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Proboscis worms (Nemertea)

Taxonomic group

Phylum: Nemertea

Diagnostic features

Proboscis worms are generally small, pale, often sausage-shaped, and they could easily be mistaken for bits of oligochaete worms. However, they lack the obvious segmentation or setae of the oligochaetes. They also often have a distinctive proboscis structure protruding in front of the head, and there is often a layer of mucus-like material around the surface of the body. One genus (Prostoma) has an elongated body and six visible eyes.

Typical habitats

Proboscis worms are common in many freshwater habitats. Prostoma are common in the Waikato River.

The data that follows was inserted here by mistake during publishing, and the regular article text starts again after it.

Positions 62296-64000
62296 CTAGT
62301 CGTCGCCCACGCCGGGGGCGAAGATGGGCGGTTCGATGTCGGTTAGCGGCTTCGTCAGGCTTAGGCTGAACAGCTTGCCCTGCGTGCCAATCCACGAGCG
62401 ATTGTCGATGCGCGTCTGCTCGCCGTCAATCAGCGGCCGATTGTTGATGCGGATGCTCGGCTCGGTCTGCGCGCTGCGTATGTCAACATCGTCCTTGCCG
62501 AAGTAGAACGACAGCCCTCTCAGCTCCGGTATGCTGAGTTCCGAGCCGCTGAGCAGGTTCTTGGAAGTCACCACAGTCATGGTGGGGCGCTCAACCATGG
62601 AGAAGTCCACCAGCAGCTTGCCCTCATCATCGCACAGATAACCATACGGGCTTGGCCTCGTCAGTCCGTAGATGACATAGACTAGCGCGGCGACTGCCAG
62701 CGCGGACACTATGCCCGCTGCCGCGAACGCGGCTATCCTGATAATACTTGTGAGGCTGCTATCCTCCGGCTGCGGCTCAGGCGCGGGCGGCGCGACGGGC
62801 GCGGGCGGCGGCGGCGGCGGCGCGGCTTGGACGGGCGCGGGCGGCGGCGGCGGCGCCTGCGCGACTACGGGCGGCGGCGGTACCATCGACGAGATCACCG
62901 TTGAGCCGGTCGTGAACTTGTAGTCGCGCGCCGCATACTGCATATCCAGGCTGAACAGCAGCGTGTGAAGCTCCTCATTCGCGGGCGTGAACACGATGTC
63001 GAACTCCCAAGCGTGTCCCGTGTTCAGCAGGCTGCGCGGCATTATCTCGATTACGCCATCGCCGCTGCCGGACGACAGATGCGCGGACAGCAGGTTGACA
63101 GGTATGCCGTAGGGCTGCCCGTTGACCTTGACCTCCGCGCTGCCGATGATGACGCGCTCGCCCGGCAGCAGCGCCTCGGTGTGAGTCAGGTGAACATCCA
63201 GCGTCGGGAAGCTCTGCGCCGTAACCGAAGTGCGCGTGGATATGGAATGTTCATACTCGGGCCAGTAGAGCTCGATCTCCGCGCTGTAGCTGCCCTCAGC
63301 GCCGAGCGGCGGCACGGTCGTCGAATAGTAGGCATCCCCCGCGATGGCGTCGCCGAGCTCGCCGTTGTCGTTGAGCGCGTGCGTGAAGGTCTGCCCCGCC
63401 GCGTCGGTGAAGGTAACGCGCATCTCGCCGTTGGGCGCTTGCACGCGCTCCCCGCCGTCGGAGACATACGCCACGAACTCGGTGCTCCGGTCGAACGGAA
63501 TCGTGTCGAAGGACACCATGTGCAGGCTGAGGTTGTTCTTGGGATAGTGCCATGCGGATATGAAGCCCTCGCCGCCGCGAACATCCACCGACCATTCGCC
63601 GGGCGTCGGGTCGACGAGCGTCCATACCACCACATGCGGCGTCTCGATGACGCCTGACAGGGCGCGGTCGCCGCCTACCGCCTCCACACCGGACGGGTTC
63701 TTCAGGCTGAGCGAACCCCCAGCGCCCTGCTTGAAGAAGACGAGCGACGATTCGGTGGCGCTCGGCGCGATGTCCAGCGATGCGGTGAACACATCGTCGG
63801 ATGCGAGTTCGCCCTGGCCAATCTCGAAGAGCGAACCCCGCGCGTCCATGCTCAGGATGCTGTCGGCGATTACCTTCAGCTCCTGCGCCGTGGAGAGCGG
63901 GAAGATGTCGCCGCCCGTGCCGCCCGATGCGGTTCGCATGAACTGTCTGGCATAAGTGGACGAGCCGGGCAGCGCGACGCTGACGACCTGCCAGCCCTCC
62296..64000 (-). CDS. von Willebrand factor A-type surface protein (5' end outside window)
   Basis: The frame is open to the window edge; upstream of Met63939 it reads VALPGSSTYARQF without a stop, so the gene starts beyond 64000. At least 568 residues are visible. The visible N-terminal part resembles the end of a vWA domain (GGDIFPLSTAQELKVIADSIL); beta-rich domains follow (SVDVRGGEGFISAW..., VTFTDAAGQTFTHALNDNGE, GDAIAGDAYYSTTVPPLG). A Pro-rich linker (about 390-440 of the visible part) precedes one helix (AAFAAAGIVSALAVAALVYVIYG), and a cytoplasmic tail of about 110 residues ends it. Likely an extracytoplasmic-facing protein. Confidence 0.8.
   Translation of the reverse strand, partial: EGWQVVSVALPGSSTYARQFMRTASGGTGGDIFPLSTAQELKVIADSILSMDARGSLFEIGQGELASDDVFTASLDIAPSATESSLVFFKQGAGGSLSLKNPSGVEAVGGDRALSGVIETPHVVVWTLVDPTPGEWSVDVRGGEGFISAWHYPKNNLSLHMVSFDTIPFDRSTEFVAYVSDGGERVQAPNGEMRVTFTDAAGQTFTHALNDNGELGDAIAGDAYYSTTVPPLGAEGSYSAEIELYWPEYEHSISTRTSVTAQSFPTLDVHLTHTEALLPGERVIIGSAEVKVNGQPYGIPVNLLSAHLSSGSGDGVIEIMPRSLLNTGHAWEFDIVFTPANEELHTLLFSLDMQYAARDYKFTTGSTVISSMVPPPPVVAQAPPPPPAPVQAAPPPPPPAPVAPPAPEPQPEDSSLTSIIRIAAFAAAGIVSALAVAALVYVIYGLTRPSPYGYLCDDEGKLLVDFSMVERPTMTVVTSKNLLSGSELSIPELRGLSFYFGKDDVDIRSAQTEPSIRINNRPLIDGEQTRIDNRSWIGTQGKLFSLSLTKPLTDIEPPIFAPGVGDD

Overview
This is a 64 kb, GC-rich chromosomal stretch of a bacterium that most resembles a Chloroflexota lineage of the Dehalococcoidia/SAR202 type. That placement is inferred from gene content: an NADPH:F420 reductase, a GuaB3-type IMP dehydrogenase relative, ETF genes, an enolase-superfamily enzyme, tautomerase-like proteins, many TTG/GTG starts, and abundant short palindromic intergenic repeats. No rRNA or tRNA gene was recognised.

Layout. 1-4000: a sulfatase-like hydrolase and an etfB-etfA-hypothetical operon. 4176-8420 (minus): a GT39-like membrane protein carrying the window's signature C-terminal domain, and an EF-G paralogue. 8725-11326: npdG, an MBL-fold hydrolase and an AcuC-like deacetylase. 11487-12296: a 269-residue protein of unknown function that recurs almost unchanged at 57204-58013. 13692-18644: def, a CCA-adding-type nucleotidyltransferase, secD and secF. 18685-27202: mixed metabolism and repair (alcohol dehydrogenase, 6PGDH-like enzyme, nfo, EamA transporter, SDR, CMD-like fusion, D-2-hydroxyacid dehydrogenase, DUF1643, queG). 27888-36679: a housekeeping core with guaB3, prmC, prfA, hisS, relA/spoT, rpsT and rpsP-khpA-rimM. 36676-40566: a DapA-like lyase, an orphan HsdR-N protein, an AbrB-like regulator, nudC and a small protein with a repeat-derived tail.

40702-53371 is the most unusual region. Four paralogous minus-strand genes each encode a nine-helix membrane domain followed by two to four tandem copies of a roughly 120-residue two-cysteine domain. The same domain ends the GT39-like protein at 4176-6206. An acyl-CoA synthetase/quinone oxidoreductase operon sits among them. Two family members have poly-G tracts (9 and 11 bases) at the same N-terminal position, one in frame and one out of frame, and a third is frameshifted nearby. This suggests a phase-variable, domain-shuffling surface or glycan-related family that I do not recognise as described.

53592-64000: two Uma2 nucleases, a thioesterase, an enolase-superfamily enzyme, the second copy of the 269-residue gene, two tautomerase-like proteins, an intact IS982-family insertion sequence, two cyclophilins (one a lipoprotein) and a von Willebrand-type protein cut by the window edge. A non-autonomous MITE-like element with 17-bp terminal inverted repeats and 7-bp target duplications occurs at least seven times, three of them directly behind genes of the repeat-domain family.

Proboscis worms are predators of other small invertebrates.

Indicator value

  • Hard bottom: 3
  • Soft bottom: 1.8

The tolerance values (ranging from 0 to 10) give an indication of which are the sensitive taxa (values of 8 or more) and which are the tolerant taxa (values of 3 or less). For more information see: Indicator species

Proboscis worms are found in many habitat types, including farmland streams and rivers with moderate to poor water quality. They have low tolerance values of 3 (hard bottom sites) and 1.8 (soft bottom sites).